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How Is The Economy Doing Right Now In 2022?



Key Takeaways

  • The stock market performed incredibly well in 2020 and 2021, despite a challenging economic backdrop
  • There’s no real consensus on whether a recession is likely over the next 12 months, with economists and CEOs holding various differing opinions
  • Regardless of the state of the economy over the next 12 months, there are some investments that will outperform, and some that will underperform
  • As an investor, there are actions you can take to manage this risk

A common investing misconception is that the state of the stock market always reflects the state of the economy. Over the long term, this tends to be true, but over shorter periods, the two can become pretty disconnected.

The last couple of years have provided a perfect example of this. There’s no denying that the Covid-19 pandemic has had a massive impact on various sectors of the economy. Companies went under, people lost their jobs and entire industries were shut down for months.

Despite this, the stock market went on a tear. The S&P 500 handed investors an 18.40% return in 2020 and followed this up with 28.71% in 2021. While it’s no surprise that the lockdowns were good news for companies like Amazon, Google and Disney, it’s pretty hard to argue that the economy was steaming along throughout those two years.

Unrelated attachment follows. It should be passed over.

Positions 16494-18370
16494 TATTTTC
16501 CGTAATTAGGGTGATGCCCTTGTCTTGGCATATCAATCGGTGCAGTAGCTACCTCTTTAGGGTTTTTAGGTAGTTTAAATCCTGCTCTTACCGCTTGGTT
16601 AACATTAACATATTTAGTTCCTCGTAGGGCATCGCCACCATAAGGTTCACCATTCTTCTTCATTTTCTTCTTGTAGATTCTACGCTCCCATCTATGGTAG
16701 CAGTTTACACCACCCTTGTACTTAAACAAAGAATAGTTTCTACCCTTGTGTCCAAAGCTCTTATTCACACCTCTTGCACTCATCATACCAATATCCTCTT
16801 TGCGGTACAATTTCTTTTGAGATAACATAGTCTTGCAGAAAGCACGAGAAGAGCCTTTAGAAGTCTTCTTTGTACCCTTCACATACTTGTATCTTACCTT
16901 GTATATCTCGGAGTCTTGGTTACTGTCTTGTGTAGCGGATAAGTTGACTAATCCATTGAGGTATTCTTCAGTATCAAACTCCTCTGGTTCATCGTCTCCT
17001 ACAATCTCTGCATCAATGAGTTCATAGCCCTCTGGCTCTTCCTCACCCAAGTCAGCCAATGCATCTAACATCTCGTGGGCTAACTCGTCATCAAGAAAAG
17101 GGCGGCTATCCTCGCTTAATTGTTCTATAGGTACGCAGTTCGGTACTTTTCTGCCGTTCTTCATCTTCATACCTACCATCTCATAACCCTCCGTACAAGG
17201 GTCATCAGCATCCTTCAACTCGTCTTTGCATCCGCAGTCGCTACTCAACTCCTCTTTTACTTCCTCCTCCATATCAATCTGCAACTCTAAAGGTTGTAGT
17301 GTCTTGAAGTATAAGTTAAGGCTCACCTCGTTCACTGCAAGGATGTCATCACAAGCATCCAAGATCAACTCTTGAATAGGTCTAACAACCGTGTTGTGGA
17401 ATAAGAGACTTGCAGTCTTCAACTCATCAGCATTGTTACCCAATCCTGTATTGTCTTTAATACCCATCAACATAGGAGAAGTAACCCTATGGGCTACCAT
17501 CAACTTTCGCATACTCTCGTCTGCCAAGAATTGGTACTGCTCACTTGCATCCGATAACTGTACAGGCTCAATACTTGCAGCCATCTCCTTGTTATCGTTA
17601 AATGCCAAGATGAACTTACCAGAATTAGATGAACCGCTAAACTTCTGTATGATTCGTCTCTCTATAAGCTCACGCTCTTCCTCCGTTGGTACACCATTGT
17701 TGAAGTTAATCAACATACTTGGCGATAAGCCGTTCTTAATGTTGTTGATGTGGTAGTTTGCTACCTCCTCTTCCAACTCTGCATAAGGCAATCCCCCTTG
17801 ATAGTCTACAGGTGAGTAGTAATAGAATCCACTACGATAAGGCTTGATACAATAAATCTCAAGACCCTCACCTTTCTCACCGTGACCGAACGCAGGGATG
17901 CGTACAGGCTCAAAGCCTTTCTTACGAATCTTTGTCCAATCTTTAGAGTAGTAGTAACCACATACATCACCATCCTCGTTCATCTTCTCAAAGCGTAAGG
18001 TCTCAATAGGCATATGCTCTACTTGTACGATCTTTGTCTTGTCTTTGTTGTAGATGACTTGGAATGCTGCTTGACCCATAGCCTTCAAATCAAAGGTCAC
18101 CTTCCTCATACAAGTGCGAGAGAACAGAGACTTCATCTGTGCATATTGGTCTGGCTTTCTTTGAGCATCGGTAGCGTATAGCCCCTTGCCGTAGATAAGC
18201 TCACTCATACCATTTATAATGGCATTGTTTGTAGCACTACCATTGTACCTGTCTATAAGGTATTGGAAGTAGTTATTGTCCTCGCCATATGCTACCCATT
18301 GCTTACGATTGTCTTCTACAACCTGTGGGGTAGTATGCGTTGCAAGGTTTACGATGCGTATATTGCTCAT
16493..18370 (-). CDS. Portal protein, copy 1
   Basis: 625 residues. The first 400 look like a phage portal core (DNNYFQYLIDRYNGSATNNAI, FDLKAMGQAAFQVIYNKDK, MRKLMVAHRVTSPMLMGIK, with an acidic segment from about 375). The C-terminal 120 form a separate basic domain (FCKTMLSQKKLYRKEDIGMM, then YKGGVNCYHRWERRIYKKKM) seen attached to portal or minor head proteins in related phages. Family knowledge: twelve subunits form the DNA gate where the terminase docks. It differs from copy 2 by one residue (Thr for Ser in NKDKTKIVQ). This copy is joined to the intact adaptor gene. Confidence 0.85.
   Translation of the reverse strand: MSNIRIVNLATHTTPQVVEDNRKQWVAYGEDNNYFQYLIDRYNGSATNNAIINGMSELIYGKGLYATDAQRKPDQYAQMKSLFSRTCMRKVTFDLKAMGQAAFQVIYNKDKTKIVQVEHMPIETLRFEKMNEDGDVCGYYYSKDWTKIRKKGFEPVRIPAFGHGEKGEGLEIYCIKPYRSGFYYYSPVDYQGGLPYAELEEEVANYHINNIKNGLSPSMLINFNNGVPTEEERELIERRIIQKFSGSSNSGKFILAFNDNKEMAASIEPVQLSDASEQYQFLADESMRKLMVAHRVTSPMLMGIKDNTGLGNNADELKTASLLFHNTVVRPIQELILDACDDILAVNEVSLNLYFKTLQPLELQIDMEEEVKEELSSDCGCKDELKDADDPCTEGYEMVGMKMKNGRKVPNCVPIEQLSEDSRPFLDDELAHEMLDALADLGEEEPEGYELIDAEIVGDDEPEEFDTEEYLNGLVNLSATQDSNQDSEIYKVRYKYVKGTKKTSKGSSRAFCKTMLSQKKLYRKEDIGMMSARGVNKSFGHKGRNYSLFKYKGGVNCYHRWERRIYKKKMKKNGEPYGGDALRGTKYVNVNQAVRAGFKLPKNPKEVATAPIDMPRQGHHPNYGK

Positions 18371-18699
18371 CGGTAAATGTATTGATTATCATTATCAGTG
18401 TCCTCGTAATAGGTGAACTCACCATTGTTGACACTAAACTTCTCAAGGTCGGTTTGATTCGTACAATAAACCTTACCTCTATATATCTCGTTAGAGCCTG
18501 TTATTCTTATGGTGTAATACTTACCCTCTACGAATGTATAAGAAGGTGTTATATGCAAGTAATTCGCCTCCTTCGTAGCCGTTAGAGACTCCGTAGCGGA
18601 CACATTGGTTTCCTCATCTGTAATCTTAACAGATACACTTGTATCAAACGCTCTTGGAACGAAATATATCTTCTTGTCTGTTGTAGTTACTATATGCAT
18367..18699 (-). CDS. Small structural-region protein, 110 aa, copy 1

The stats also back this up. In 2020, GDP (economic growth) in the U.S. was -3.40%, including the worst quarter of economic growth experienced since 1948 at a staggering -9.10% annualized. The year 2021 saw a turnaround on these figures, but this was coming off the low base of the year before.


So we’ve established that the economy and stock market don’t always march in step in the short term. Given that the stock market is choppy now, does that mean the economy is, too?

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How are Americans feeling about the economy?

According to a recent poll from the Wall Street Journal, not good. With inflation being the overriding factor, over 80% of surveyed consumers described the economy as “poor” or “not so good.” In a more personal take, over 35% stated that they felt unsatisfied with their own financial situation.

This is a trend that is going in the wrong direction. A CBS News Poll has been tracking Americans’ views on the economy over the past 12 months. There, 69% of respondents stated that the current state of the economy is bad, compared to 46% in April 2021.